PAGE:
Wednesday, 22 October 2014


       BLACK            SOCIAL            HISTORY                                                                            

                                                                                            The Smith Sisters of Sierra Leone – West African Nurses Extraordinaire

My intention was to write an article on the contribution of  West African Nurses on a particular anniversary of the International Council of Nurses.
However, wherever I went seeking primary source material on West African Nurses, I found the same names of members of the same family: Elizabeth, Hannah, Emma, Adelaide and Annette (Nettie) Smith.  These five mixed race Victorian Sisters, born in Freetown and living and dying between 1860 and 1960, were the articulate, cultured and genteel daughters of  the half English and half Fante civil servant William Smith Jnr. Their mother was heiress Anne Spilsbury Smith who hailed from a wealthy Freetown family.
On their mother’s side the Smith sisters descended from a famous Mandingo/Bambara re-captive woman, the feisty, flamboyant, wealthy, illiterate merchant Betsy Carew, rescued from a westbound slave ship and set free in Freetown, Sierra Leone. Her husband, Thomas Carew, the Smith’s great grandfather, was a Maroon whose ancestors had been exiled to Nova Scotia from Jamaica and then shipped to Sierra Leone. The marriage caused much controversy in an emerging bourgeoisie settler community made up of African-American Nova Scotians (who fought on the British side during the American War of Independence) and Maroon Nova Scotians who did not take kindly to illiterate re-captives (liberated slaves) marrying into their community. However, four generations along the female line from Betsy Carew to Hannah Carew Spilsbury to Anne Spilsbury Smith and the five Smith sisters. There is a shift from traditional African mercantilism and apparel to European schooling, knowledge and prowess and a firm foot in established elite Creole society. While Betsy Carew was not readily accepted into settler society, three generations of women later her great granddaughters were being entertained by European nobility.
Annette (Nettie) Smith
In a book on her life Adelaide Smith describes her childhood in London and on the Isle of Jersey, brought up by nannies and their widower father, educated at home by governesses before being sent to some of the pioneering ladies colleges of the day, at a time when most black women in the Western hemisphere were workingclass or servants.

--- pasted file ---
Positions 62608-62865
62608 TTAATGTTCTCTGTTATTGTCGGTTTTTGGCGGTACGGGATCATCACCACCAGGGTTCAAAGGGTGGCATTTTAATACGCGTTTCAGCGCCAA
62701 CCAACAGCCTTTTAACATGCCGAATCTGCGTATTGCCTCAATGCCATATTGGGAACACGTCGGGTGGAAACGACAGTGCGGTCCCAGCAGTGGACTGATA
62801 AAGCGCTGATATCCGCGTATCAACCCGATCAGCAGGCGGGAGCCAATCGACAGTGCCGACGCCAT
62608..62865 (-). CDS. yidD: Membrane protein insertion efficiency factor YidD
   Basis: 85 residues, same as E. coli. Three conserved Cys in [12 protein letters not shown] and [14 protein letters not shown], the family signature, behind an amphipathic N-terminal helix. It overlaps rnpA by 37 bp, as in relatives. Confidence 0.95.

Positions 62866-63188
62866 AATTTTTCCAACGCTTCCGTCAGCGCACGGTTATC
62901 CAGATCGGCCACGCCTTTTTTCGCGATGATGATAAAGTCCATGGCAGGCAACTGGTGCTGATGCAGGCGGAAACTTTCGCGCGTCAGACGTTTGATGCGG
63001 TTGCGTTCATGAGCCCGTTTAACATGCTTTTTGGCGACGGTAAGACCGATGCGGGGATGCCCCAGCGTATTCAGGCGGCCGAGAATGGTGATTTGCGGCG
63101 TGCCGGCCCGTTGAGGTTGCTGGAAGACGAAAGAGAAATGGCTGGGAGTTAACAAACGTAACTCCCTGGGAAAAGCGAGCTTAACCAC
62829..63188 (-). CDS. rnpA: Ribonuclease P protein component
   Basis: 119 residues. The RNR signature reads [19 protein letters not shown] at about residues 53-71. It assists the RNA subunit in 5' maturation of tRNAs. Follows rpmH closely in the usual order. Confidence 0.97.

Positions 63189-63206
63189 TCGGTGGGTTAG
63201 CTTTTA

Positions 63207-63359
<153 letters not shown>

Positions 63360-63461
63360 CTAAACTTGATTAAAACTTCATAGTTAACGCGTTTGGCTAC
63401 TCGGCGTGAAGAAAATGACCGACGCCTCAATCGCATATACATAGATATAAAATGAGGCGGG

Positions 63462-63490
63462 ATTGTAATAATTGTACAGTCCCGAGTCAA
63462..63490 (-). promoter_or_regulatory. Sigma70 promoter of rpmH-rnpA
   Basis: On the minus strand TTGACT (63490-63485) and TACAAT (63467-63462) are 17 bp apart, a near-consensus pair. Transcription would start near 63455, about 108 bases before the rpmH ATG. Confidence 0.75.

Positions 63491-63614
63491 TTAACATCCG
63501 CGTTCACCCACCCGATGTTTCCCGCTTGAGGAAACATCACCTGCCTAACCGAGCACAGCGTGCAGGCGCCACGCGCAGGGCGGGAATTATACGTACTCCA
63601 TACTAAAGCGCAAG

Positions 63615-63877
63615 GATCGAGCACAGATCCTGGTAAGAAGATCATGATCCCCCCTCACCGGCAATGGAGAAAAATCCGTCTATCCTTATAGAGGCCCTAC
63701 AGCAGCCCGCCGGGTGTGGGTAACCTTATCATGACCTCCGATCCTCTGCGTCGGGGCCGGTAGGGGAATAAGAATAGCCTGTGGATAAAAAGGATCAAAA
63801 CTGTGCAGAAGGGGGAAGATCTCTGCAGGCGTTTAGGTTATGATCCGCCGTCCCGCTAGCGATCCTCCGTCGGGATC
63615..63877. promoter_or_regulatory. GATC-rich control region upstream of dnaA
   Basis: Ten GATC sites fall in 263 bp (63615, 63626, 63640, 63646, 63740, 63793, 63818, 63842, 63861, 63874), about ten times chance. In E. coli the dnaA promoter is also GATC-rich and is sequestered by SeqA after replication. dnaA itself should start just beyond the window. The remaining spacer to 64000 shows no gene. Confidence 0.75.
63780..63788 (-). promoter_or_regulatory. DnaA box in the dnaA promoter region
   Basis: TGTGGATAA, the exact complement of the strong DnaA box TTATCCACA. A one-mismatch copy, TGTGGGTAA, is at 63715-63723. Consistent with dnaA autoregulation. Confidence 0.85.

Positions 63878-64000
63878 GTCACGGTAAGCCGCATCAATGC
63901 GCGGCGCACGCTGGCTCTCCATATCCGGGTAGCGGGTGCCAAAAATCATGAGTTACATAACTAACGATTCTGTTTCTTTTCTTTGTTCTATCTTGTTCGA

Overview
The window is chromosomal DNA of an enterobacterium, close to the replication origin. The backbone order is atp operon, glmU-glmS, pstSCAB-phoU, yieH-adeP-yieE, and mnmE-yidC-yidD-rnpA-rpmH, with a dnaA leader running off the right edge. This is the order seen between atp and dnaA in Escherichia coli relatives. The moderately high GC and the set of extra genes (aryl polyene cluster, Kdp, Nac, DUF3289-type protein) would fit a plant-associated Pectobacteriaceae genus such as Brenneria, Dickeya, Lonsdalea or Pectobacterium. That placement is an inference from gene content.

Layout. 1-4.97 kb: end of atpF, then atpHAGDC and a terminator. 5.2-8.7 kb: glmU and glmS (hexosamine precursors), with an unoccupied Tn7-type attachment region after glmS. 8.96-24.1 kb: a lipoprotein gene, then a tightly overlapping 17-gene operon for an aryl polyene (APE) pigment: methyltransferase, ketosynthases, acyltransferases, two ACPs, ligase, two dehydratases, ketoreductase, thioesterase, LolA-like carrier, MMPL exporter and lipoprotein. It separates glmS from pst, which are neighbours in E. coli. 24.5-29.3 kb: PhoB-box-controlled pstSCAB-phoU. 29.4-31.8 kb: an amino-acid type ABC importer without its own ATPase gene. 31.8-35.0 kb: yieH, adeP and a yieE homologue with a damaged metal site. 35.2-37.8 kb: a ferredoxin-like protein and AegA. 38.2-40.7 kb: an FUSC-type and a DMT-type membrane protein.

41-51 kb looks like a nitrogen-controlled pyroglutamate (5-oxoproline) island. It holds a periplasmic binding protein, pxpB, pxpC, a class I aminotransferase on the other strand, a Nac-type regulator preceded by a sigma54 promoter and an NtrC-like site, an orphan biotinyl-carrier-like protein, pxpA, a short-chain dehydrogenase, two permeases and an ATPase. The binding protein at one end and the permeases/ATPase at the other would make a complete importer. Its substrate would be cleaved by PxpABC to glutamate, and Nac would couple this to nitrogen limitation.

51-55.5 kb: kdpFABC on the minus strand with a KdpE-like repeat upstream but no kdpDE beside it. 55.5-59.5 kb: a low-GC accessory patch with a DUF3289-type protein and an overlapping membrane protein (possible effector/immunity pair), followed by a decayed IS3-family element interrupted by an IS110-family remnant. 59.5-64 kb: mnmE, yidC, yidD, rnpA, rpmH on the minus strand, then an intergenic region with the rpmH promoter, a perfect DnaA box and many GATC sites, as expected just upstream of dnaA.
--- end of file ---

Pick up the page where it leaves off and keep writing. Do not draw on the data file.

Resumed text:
As a British born historian of West African descent having been tutored on the English Literature classics in West Africa and the UK and absorbed with relish (no political correctness here), I had to pinch myself when I read the accounts of how, when the Smith Sister’s mother died and they lost the trust fund set up for her, they had to cut back financially and wear each other’s hand me downs. I had to confirm I was not reading Louisa May Alcott’s Little Women, albeit none of the Smith Sisters was forced into domestic service like Josephine March. At any given time the Smith family had at least two domestic servants.  Furthermore their anxious father, retired civil servant and lay Methodist preacher, was anxious they marry well, knowing there was no great inheritance to sustain them. Yet again I had to make the comparison with  Pride and Prejudice. Marry well they did as four of them wed leading professional men from the West Coast of Africa.
Emma Smith, the middle sister, was to become the strict maiden aunt of the family, helping raise her numerous nephews and nieces. My research, however, reveals all the sisters deserve an account of their own lives and the role they played in Adelaide’s life needs to be highlighted.
The Smith sisters, brought up with a high sense of civic and religious duty by their father, at post secondary education had a choice of attending finishing schools, art school and music conservatoires and a tour of Europe where they improved on their languages, especially French and German.
When the Smith sisters returned to their city of birth, Freetown, they caused a sensation with their musical talents and charm, and founded two schools. But that era also witnessed them and others forming a stronger African cultural identity amidst growing racial discrimination in West Africa. The beginning of the century also witnessed some Smith sisters identify themselves with organisations in West Africa and Britain that would preserve the identity and dignity of the black race.
Amongst their  friends were Queen Victoria’s African Goddaughter  Victoria Davies and her family friend Samuel Coleridge Taylor. Together with the Smith Sisters they were frequent visitors to theatres and concerts in Edwardian London, where the Smith sisters returned. The music for some of those concerts was composed by Samuel Coleridge Taylor himself.
I have been approached by members of my own community who have said they want our own period drama on the Smith sisters and, yes, one of them did live in a stately home as she was taken under the wings of a German aristocrat’s wife.
I have lectured On The Smith Sisters Of Sierra Leone During Black History months of 2004 and 2005. This is the 150th Anniversary of the freeing of Slaves in the United States of America and now is the time for people to know the story of these remarkable sisters.
Adenike Ogunkoya (c) March 2013
Adenike Ogunkoya read Modern European and African History at Birkbeck College and the School of Oriental and African Studies  University of London (SOAS). This was followed by a course in British Women’s History at London Metropolitan University. Having to halt her research due to illness and now responding well to treatment, in the future she would like the opportunity to re-submit her dissertation on the same subject. After a break from administration and research in  public service she anticipates a role in an archive or library.